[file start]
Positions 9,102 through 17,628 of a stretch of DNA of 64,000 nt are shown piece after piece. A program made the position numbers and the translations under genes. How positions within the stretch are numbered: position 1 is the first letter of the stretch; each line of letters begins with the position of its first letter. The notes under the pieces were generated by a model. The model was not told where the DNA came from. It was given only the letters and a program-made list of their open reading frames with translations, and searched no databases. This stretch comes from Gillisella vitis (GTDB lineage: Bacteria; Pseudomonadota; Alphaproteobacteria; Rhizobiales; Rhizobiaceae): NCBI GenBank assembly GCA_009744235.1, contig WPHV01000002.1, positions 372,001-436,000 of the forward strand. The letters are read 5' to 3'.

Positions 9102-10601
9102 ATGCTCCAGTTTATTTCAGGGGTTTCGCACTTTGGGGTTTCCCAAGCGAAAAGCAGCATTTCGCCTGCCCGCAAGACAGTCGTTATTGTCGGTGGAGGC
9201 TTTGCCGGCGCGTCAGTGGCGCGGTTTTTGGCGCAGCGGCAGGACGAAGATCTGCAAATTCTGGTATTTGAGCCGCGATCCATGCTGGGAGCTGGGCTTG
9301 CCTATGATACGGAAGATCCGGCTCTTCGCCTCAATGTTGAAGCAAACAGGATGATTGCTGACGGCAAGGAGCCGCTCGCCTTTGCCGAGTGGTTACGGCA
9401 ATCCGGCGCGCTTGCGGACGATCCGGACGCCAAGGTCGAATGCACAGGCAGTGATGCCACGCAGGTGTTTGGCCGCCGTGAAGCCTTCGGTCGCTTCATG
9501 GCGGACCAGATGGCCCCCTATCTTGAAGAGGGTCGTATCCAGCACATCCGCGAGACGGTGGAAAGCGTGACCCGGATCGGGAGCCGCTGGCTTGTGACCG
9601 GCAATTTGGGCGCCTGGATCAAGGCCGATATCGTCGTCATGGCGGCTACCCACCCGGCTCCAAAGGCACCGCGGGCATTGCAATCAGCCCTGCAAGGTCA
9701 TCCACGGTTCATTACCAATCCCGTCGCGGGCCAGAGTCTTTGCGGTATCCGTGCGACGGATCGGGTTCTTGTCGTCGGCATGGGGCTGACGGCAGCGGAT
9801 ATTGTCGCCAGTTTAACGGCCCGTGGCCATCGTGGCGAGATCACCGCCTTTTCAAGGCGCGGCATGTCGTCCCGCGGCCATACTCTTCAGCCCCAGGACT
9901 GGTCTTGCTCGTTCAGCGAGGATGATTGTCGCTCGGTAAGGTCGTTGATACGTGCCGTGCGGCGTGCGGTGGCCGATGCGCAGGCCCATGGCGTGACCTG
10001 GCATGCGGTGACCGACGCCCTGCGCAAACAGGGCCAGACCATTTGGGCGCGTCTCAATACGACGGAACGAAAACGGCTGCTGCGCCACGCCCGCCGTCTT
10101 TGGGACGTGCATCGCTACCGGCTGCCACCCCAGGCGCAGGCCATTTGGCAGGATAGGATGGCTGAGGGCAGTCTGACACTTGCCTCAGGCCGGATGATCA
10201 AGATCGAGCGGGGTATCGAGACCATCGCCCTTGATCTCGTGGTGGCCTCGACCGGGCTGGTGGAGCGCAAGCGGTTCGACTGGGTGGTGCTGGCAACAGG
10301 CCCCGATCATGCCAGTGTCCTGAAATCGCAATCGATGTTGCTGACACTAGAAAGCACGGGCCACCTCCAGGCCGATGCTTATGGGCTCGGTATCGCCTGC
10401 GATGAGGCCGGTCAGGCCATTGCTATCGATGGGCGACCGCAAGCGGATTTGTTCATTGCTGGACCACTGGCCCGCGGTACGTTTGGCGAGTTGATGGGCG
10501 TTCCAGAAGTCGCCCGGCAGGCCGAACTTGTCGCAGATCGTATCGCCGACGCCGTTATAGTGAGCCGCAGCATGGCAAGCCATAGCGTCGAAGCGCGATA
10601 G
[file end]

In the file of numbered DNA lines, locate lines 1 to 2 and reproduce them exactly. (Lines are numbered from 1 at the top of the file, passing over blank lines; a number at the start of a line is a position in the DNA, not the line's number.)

Positions 9,102 through 17,628 of a stretch of DNA of 64,000 nt are shown piece after piece. A program made the position numbers and the translations under genes. How positions within the stretch are numbered: position 1 is the first letter of the stretch; each line of letters begins with the position of its first letter. The notes under the pieces were generated by a model. The model was not told where the DNA came from. It was given only the letters and a program-made list of their open reading frames with translations, and searched no databases. This stretch comes from Gillisella vitis (GTDB lineage: Bacteria; Pseudomonadota; Alphaproteobacteria; Rhizobiales; Rhizobiaceae): NCBI GenBank assembly GCA_009744235.1, contig WPHV01000002.1, positions 372,001-436,000 of the forward strand. The letters are read 5' to 3'.

Positions 9102-10601